Tuesday, June 9, 2009

Benefits of High-Saturated Fat Diets (Part II): Centenarians, CETP, TYP Diet Part 3


We've been talking a lot of about increasing dietary saturated fatty acids (SFAs) at TYP. The Part 3 Track Your Plaque Diet was published approximately half a year ago and I've been remiss in not promoting it more sooner.

The NEW Track Your Plaque Diet:
Part 3 Special Issues

-- Lp(a)
-- Apo E
-- Diabetes
-- Pre-diabetes
-- Metabolic Syndrome (MetSyn)


Key Summary from Dr. Davis:
--Liberal fat intake of some saturated fats from eggs, meats (non-cured and processed), dairy; monounsaturated; fish oil
--Completely avoid hydrogenated, “trans,” fats
--Wheat and cornstarch reduction or elimination

[Edit: I don't agree with Davis' remaining 'edicts' because they do not appear to work and raise inflammation per clinical trials... =< 200mg cholesterol per day, =< 20 grams saturated fat per day and 15+% omega-6 vegetable PUFAs daily and LDL =< 60 mg/dl]


The Track Your Plaque Basic Diet Principles

Diet Principle #1: Eliminate wheat and cornstarch, limited dairy
Diet Principle #2: Don’t limit fats, but choose the right fats
Diet Principle #3: Unlimited vegetables, some fruits
Diet Principle #4: Unlimited raw nuts and seeds
Diet Principle #5: Unlimited healthy oils
Diet Principle #6: Foods should be unprocessed



Regression or Stabilization

Pioneering the field of cardiovascular research, regression and plaque tracking, Dr. Davis has been promoting (the below) seven TYP goals for Y E A R S . . . light years ahead of the common conventionalist/ interventionalist. New recent observations made by both researchers investigating atherogenic dyslipidemias and by those conducting long-lived healthy centenarian research are, in fact, aligned with several of these seven TYP goals. Maximixation of plaque control and regression have been observed when these seven goals are optimized (TYP 2.0).

For carotid arteries, achievement of any of the below factors will likely induce entire resolution of atherosclerotic plaque. However for the coronary arteries, regression is slightly tougher for a variety of reasons and achievement of all or nearly all seven will support dramatic coronary calcification regression.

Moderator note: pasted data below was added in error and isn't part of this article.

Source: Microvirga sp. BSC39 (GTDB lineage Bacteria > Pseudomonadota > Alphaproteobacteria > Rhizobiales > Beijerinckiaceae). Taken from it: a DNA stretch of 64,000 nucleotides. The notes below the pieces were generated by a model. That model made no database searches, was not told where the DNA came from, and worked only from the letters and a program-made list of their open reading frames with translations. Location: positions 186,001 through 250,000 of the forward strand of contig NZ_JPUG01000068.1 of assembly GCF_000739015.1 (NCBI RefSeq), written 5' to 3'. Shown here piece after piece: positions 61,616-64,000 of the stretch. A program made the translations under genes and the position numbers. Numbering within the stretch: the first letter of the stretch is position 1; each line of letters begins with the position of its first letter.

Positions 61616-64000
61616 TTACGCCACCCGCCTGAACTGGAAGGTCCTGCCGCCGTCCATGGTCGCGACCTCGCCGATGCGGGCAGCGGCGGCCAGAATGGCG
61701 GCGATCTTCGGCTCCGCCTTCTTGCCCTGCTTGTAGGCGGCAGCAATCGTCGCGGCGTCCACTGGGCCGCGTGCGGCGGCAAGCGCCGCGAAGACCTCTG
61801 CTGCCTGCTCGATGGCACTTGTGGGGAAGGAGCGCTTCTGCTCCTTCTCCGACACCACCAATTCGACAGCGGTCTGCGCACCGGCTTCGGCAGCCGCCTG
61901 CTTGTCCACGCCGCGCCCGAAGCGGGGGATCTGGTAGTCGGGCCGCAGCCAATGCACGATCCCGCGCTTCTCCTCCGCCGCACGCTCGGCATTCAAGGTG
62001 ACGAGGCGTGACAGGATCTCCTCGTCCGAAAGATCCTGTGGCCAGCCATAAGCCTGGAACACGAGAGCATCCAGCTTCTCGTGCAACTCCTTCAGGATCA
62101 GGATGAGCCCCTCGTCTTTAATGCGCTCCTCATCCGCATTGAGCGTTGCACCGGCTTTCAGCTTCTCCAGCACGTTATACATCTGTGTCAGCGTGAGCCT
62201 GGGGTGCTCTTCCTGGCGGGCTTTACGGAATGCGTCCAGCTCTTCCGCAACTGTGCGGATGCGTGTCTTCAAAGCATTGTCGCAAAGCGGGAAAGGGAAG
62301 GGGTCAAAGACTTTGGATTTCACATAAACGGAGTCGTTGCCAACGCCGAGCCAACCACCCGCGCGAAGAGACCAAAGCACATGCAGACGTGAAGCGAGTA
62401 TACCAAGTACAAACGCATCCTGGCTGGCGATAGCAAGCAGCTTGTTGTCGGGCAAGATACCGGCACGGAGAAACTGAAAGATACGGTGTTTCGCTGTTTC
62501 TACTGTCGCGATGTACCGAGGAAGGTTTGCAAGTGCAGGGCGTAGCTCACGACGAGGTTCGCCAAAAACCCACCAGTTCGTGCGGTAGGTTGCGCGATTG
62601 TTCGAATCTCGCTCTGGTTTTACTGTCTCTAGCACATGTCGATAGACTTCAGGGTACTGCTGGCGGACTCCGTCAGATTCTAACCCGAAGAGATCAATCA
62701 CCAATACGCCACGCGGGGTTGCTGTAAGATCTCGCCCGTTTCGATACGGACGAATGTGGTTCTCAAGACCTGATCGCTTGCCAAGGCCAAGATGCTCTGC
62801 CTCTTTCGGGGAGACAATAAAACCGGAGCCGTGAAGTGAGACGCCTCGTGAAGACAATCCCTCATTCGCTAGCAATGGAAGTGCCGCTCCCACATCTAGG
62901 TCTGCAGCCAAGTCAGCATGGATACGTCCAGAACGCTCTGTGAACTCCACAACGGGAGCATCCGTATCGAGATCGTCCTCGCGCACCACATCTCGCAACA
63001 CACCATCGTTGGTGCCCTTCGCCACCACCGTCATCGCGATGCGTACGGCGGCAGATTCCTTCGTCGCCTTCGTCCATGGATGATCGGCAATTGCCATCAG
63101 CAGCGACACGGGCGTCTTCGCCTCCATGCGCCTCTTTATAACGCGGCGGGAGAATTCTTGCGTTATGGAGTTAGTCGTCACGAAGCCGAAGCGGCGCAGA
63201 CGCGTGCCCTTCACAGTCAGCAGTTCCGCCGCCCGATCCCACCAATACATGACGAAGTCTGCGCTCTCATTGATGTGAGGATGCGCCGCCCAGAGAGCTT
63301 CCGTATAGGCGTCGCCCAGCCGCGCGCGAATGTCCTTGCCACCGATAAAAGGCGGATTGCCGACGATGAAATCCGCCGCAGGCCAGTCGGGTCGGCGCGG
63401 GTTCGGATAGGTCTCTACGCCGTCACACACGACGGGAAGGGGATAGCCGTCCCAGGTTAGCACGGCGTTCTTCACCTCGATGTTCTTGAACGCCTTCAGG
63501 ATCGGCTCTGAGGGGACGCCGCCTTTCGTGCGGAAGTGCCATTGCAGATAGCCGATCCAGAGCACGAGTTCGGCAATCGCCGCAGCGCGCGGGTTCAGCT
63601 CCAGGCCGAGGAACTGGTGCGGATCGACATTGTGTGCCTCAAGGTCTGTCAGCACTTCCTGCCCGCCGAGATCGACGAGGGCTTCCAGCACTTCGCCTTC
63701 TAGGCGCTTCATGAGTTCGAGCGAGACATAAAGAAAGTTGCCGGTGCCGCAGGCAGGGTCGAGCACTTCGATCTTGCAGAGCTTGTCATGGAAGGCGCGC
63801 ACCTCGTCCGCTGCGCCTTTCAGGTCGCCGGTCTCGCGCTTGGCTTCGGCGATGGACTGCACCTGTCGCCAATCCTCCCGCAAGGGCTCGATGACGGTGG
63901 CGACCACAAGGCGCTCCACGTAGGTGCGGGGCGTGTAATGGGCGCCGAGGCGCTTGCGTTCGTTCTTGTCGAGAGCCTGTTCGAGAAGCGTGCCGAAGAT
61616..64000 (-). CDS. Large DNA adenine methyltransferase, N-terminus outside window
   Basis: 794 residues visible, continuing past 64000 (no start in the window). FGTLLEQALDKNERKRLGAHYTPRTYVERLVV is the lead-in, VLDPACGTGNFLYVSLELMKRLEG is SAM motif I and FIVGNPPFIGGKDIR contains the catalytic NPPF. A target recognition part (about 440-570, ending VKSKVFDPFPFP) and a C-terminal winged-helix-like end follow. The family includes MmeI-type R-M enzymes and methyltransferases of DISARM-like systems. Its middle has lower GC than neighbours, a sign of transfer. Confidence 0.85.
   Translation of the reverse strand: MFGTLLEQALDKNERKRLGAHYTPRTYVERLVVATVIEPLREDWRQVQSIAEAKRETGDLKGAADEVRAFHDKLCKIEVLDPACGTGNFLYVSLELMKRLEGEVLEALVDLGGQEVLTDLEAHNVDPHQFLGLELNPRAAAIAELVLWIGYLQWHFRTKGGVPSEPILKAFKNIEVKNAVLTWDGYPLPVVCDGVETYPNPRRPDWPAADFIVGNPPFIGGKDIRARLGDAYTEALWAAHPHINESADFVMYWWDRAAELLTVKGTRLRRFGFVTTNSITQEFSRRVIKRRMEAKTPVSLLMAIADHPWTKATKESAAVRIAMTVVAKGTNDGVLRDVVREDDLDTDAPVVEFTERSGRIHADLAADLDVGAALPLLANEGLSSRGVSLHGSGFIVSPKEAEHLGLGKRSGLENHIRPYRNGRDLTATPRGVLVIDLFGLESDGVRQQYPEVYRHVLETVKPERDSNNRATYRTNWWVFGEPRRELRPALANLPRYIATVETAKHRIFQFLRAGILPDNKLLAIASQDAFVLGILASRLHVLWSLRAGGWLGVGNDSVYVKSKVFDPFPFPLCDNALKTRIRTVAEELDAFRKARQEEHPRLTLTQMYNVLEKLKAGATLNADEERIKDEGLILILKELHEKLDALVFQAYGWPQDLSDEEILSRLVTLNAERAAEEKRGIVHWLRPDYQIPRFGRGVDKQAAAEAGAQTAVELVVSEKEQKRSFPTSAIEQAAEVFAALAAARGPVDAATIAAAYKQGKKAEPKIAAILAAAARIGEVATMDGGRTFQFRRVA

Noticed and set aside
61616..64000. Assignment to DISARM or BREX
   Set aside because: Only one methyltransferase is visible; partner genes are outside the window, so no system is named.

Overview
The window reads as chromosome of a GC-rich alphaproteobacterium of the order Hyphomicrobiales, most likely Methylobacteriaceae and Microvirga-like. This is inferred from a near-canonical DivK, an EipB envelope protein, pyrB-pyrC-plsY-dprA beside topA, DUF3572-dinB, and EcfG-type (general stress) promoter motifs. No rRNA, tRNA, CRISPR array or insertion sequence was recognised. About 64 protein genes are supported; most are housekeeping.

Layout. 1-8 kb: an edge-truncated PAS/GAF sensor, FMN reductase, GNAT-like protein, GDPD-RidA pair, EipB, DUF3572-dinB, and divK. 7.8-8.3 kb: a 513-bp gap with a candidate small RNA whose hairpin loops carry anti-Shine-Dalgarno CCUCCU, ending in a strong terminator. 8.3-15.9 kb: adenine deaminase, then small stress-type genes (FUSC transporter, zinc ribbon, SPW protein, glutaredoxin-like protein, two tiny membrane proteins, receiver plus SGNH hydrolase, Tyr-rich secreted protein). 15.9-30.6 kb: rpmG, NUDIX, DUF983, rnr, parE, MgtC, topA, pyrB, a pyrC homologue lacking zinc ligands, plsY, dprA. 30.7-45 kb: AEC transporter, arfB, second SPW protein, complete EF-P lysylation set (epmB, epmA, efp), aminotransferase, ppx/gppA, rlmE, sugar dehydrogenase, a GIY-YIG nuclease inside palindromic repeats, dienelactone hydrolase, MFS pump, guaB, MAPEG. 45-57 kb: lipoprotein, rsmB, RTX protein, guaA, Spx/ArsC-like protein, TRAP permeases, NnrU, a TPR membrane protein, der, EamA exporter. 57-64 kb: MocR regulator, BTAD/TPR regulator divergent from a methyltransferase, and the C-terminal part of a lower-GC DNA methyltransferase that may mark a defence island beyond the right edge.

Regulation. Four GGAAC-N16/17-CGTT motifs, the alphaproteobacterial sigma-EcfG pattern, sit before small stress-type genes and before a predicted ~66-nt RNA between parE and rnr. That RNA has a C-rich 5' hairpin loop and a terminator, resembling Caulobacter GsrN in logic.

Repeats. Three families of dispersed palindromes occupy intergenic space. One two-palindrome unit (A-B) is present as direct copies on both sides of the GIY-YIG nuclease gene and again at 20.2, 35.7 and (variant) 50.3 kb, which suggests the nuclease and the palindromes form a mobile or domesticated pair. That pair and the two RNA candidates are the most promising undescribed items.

Coronary arteries are thinner and more affected by systemic inflammation and the shearing forces secondary to high blood pressure (whether during physical exertion or at rest).

On the other hand, for stabilization and complete elimination of coronary events (angioplasty, stent, MI, bypass or death), gaining control of only three out seven is right on the money... imo.

We define stabilization as EBT CAC score progression of less than 10-20% annual increase.

The average American increase is 30-60% annually (of course faster in Lp(a), apo E4, diabetes and MetSyn).

Wouldn't you like your investment portfolio to grow as fast as American plaque?



So...Easy. To gain control.

Choose any 3.



1) Small-Dense-LDL =< 10% of total LDL particles (imo irregardless of total LDL on NMR or VAP) (Dr. Davis' TYP Goal)

2) HDL > 60 mg/dl (Dr. Davis' TYP Goal)

3) HDL2 (Large-HDL) > 50% of total HDL particles (Dr. Davis' TYP Goal)

4) Large-LDL > 60% total LDL particles (soft goal)

5) vitamin D = 60-80 ng/ml (Dr. Davis' TYP Goal)


6) Sufficient omega-3 ALA and EPA DHA (fatty acid profile, AA:EPA ratio of 1.5-2.0:1; if we flip the ratio around to EPA:AA, in other words omega-3 to omega-6 ratio of 1:1.5, then we're talking 60% of our RBC/cellular membranes being enriched with omega-3 PUFAs content versus omega-6 PUFAs. We really like 60% for some reason at TYP...go figure.)

7) control of inflammation (unfortunately few 'markers' to TRACK):
  • dietary (avoidance of gluten, food allergens, casein, etc; adequate ADE K1 K2 MK4-9 vit C B-vits the right ones and minerals Iodine Mg Zn Se, fiber (if tolerated), saturated fatty acids, CLA, GLA, cholesterol, CoQ10/quinones, plant sterols (esp stigmasterol), etc)
  • environmental (stay away from plastics/bisphenols/ heavy metal exposure/ pollution/ pesticides, etc)
  • mental /psychosocial (stress, excessive physical training, etc)
  • hormonal (optimization of thyroid, vit ADEK1K2, omega-3, SFAs, E T P DHEA preg, insulin, cortisol, melatonin, etc)
  • pharmaceutical/xenobiotic (adequate intake of antioxidants/ omega-3/ phytochemicals/ FOOD to thwart toxins; avoidance of synthetic hormones, certain drugs (excessive statins), synthetic vitamins (eg, Lurotin, D2/Ergocalciferol, etc), omega-6-PUFA seed/legume oils, etc))




Original TYP Goals for Regression: 60-60-60

HDL = 60 mg/dl or higher
TG = 60 mg/dl or lower (#9)
Vitamin D [25OHD] = 60 ng/ml or higher

Am I a *haa* h e r e t i c . . . ?

(LDL = 60 mg/dl is #8 and IMO optional -- this is the easiest with synthetic drugs but unfortunately it prevents #1-4 for some low chol/low fat folks)




VLCD + Cholesterol + SFAs Support 'Super-TYP' Goals #1 through 4

Dr.Volek has published numerous articles on nutrition and metabolism in regards to the benefits of VLCD (very low carb diets) and ketogenic diets in controlling insulin and other hormones. He has shown in various studies how very low carb diets shift small dense LDL particles (atherogenic) to large, fluffy, buoyant LDL particles (regressive). Cholesterol and SFAs (saturated fatty acids) from eggs were demonstrated by Volek to be particularly effective at promoting larger HDL particles, the 'good' cholesterol associated with plaque regression, longevity and cancer protection.